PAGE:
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3 defense strategies that can help you clear your name

On Behalf of | Sep 8, 2021 | Criminal Defense |

When the police arrested you, you may have felt surprised or frightened. Now, you probably feel worried about both the criminal consequences you face and the damage that those charges may do to your reputation.

A shockingly large number of people accused of crimes plead guilty just because they think they don’t have any other options. However, there are numerous ways that you can defend yourself against all kinds of crimes, depending on the circumstances.

Any one of the three strategies listed below might be a viable option in your case.

Use an affirmative defense

Most defensive strategies involve fighting the prosecutor’s allegations. If you assert an affirmative defense, you agree that you did certain things but maintained that they were not a crime.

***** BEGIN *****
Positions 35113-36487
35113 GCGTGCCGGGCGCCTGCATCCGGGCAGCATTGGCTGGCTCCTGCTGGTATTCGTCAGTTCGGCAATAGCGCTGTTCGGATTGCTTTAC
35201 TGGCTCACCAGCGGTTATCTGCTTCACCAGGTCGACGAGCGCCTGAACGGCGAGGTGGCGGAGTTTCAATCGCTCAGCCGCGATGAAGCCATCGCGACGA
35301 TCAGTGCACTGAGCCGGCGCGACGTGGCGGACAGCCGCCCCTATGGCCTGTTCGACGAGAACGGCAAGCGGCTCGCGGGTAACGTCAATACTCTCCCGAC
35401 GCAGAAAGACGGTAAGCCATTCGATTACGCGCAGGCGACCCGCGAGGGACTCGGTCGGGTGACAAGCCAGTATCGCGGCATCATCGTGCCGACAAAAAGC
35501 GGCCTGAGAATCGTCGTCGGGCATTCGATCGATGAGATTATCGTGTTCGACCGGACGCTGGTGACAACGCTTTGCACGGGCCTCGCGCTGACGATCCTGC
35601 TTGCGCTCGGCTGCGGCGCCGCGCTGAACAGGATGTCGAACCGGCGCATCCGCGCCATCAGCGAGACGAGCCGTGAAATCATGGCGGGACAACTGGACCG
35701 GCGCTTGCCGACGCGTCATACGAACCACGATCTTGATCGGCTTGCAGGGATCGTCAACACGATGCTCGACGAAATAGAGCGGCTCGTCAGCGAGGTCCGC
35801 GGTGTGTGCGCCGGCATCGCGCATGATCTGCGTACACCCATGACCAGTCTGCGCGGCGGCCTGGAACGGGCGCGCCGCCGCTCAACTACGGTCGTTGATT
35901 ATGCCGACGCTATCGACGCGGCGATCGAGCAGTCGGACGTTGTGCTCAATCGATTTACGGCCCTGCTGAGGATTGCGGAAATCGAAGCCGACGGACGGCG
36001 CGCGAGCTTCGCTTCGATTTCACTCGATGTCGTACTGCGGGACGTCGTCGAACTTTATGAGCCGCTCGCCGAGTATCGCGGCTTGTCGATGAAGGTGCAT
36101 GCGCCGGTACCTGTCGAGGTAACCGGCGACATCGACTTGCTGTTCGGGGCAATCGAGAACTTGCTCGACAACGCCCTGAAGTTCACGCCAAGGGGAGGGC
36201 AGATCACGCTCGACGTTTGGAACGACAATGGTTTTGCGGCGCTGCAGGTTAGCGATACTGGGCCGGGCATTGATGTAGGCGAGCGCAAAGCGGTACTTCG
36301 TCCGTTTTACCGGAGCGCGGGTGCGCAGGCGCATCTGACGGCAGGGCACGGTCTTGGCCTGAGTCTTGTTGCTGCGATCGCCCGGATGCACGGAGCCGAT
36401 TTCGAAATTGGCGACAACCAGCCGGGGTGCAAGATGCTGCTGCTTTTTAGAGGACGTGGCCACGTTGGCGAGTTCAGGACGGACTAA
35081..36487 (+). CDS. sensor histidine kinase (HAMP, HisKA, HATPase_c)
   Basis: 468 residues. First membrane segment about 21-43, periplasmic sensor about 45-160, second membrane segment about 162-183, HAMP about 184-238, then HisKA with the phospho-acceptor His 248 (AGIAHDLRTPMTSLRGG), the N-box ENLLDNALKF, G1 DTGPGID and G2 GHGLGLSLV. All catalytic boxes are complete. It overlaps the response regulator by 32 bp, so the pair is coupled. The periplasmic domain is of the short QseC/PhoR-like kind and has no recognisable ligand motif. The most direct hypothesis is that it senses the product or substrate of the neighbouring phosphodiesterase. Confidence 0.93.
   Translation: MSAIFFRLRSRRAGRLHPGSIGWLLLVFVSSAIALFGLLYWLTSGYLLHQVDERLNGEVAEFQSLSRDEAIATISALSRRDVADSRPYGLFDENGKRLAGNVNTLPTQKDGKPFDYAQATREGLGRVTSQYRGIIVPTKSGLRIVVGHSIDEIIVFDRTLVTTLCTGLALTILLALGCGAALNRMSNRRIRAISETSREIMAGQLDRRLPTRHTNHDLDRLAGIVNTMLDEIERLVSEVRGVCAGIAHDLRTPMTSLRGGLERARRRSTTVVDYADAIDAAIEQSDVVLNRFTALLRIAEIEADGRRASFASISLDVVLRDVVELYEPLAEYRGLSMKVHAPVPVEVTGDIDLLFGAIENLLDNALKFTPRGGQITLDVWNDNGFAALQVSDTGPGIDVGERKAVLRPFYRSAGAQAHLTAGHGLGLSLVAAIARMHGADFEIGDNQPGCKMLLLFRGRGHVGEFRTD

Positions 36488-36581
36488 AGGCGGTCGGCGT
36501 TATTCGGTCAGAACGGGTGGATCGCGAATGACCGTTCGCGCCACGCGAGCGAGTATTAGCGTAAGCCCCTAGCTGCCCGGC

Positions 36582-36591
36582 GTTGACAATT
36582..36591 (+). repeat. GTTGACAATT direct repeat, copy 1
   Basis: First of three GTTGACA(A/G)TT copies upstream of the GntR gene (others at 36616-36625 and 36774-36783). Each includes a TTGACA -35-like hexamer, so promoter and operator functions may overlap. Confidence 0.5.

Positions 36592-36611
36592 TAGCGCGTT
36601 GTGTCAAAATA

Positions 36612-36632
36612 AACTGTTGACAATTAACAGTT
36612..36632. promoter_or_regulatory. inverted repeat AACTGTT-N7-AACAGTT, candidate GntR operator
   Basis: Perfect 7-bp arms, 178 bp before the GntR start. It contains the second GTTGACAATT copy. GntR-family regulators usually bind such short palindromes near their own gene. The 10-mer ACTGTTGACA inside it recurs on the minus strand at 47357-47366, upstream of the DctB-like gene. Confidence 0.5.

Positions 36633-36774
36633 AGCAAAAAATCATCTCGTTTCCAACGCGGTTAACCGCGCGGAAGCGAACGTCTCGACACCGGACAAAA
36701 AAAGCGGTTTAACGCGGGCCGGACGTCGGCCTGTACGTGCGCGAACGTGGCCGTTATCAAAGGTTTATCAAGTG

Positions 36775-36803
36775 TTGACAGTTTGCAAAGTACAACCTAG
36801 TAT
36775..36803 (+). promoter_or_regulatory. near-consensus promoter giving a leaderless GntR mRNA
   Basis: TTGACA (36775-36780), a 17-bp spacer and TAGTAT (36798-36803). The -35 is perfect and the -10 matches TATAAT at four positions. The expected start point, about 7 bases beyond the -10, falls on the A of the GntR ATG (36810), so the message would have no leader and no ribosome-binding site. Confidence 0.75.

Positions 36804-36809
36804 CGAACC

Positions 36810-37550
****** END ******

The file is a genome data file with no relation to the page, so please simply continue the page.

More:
Invoking the state’s self-defense law to counter homicide or assault charges would be an example of an affirmative defense. You don’t deny having done something but instead contend that you did not break the law with your actions.

Challenge the evidence that the state has against you

Sometimes, police officers violate your rights or break the law in the way that they gather evidence. If there was a search in your home without a warrant or consent, if the police did not inform you of your Miranda Rights prior to an interrogation or if you think that the state somehow violated your civil rights, you may be able to challenge the evidence the state wants to use against you.

Bring in your own experts

If you can’t challenge the evidence and prevent the prosecutor from presenting it, then you can change the way that the judge and jury view the evidence. Bringing in a specialist or forensic expert can help you challenge the prosecutor’s claims about what happened.

An expert who can provide a reasonable explanation for certain evidence that doesn’t involve you committing a crime could potentially help you avoid a guilty verdict. Remember that you don’t have to conclusively prove your innocence. You just need to create a reasonable doubt to avoid conviction.

Reviewing the evidence against you is often a crucial step in planning your criminal defense. Considering all of your options will give you the best chance of beating those criminal charges.